- an attempt by the U.S. Department of Health and Human Services to define gender based on a person’s biological sex at birth
- elimination of protections in federal law and policy protecting trans people from employment and healthcare discrimination
- a ban on military service by transgender individuals
- weakened protections for transgender federal prisoners
- increased protections for people whose religious beliefs compel them to deny healthcare to gender nonconforming people.
“There’s a sense that people are under siege,” says James D. Esseks, director of the ACLU’s Lesbian Gay Bisexual Transgender & HIV Project. ACLU continues to challenge the military ban, although the U.S. Supreme Court ruled at the start of 2019 that the policy could stay in place while litigation against it proceeds.
Under the Obama Administration, the Affordable Care Act prevented insurers from discriminating against LGBT people, and the Department of Justice took the position that Title VII of the Civil Rights Act of 1964 prohibits discrimination on the basis of gender identity.
But on October 8, 2019, the Supreme Court will decide on three related cases that will determine whether anti-LGBT discrimination is a form of sex discrimination prohibited under Title VII.
While anti-LGBT discrimination remains legal in more than 30 states of the nation, including all those in the South, majorities in all 50 states support the enactment of LGBT protections, according to data collected by the Public Religion Research Institute’s 2018 American Values Atlas.
In May, the U.S. House of Representatives passed the Equality Act, which would prohibit discrimination based on gender identity and sexual orientation. But the bill failed in the Senate, and advocacy organizations have shifted their strategy to the states.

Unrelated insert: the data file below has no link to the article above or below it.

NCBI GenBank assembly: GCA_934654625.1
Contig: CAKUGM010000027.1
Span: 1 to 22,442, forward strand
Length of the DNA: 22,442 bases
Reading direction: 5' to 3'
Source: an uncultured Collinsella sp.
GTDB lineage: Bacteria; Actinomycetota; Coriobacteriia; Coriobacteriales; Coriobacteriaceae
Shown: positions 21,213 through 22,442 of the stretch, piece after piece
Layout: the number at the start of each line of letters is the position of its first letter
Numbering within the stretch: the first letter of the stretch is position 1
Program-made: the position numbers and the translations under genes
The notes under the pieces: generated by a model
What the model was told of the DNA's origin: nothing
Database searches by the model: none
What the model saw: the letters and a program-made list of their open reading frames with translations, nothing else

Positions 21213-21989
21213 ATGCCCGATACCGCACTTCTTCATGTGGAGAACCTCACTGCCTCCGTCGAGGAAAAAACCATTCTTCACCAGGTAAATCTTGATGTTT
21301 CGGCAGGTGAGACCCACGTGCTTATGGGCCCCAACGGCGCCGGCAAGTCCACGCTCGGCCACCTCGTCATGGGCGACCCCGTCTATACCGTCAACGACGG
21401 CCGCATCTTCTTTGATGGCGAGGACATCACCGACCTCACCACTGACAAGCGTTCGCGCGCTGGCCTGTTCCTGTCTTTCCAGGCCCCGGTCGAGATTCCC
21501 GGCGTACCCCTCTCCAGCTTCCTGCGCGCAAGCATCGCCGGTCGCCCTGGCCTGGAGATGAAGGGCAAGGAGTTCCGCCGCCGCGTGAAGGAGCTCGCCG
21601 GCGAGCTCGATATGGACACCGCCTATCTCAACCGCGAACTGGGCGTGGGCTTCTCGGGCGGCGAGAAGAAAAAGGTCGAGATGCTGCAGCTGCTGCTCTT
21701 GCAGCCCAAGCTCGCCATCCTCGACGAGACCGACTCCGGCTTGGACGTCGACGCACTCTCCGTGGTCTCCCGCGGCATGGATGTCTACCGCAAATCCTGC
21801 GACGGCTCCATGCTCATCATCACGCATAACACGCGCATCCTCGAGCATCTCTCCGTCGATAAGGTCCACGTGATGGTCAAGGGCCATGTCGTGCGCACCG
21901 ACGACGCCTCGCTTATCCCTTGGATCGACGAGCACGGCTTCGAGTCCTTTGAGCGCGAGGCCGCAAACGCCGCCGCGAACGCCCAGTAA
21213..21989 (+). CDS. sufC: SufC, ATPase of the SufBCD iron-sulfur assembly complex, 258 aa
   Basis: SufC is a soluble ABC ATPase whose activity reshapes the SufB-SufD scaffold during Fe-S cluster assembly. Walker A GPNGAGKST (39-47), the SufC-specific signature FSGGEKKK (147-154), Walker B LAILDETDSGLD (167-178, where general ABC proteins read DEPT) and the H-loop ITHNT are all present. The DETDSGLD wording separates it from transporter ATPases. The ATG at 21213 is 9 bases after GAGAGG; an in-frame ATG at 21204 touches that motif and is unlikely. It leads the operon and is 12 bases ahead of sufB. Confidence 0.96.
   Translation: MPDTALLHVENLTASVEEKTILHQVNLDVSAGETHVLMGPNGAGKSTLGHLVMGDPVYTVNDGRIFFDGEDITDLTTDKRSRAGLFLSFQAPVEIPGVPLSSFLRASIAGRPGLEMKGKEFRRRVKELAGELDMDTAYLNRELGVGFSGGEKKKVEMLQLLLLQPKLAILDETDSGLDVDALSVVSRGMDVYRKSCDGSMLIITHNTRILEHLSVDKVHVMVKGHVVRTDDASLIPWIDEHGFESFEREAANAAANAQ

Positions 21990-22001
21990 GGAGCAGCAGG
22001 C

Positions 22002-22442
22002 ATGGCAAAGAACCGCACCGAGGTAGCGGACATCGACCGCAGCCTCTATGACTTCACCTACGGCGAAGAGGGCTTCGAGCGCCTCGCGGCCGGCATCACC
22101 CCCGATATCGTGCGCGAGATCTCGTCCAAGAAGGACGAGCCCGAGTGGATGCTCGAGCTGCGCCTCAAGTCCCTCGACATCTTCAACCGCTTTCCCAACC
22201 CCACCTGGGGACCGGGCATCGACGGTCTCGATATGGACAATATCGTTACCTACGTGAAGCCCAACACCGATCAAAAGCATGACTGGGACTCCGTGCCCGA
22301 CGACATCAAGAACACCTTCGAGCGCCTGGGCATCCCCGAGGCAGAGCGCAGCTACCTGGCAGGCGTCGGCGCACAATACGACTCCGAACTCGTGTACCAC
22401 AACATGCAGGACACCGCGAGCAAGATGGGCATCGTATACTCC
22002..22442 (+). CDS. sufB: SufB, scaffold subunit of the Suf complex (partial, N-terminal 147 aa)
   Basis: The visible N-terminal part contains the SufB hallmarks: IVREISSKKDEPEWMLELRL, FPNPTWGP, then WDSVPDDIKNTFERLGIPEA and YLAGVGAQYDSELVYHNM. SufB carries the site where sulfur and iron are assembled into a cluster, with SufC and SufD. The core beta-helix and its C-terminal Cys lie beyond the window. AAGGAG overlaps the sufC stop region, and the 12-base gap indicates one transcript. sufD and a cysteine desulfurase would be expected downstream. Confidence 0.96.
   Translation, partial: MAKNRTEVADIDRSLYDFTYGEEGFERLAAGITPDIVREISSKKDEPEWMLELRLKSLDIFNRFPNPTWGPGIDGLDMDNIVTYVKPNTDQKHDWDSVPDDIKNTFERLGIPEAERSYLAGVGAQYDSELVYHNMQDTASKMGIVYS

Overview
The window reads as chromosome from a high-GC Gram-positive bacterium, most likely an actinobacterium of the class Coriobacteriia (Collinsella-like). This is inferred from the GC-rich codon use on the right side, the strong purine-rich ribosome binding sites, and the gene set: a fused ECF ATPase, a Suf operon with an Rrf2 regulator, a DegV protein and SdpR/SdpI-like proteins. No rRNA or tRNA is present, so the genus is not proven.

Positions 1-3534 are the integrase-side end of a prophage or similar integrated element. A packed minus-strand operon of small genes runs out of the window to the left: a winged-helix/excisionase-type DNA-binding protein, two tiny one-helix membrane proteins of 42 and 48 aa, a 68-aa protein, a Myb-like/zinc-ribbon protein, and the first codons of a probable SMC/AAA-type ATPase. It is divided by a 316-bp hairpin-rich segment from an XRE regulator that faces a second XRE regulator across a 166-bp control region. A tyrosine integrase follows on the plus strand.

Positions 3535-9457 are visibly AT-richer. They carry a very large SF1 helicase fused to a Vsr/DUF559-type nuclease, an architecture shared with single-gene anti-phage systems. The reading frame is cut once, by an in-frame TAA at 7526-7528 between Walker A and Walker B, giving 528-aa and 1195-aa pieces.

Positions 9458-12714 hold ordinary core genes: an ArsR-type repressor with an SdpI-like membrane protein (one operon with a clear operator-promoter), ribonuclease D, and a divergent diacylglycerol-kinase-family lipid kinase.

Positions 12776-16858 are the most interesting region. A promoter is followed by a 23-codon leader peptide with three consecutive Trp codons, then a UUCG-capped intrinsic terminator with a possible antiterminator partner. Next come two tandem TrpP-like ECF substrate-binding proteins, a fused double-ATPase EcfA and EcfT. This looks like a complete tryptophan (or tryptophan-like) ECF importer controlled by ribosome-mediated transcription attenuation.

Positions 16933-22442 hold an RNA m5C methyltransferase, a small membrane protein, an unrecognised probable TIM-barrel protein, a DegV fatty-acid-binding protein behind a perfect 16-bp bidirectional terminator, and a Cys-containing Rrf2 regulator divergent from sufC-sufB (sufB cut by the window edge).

Lambda Legal and the Transgender Legal Defense & Education Fund filed a federal lawsuit challenging a North Carolina state employee health plan that excludes coverage of gender-confirming treatments like surgery and hormone therapy.
And the ACLU, Lambda Legal, and Equality North Carolina continue to litigate over a state law that replaced the controversial HB2, which banned people from using restrooms matching their gender identity and prompted boycotts (the new law bans regulation of bathroom access and prohibits cities from passing non-discrimination ordinances until 2020).
“Not long ago, it would have been a really bad idea to bring a transgender discrimination case to a jury,” Esseks says. “The country has learned a whole lot more about trans people and is much more ready than it was to see trans folks as the human beings that they are.”
Lint says one side effect of rights rollbacks has been a more unified movement for social justice, which is growing stronger:
“The transgender community has always been in the back—not just in this administration,” she says. “But now all [LGBTQ] voices are together at the same table.
“We’re going to show the community and other communities we have to live together and work together and respect each other,” she says. “This is our moment.”Stories of impact aim to show the transformative effects of Arcus grantee partners on the individuals, organizations, and communities that they serve or support in strategic areas of focus around the world. Those featured in this story do not necessarily receive support directly from Arcus.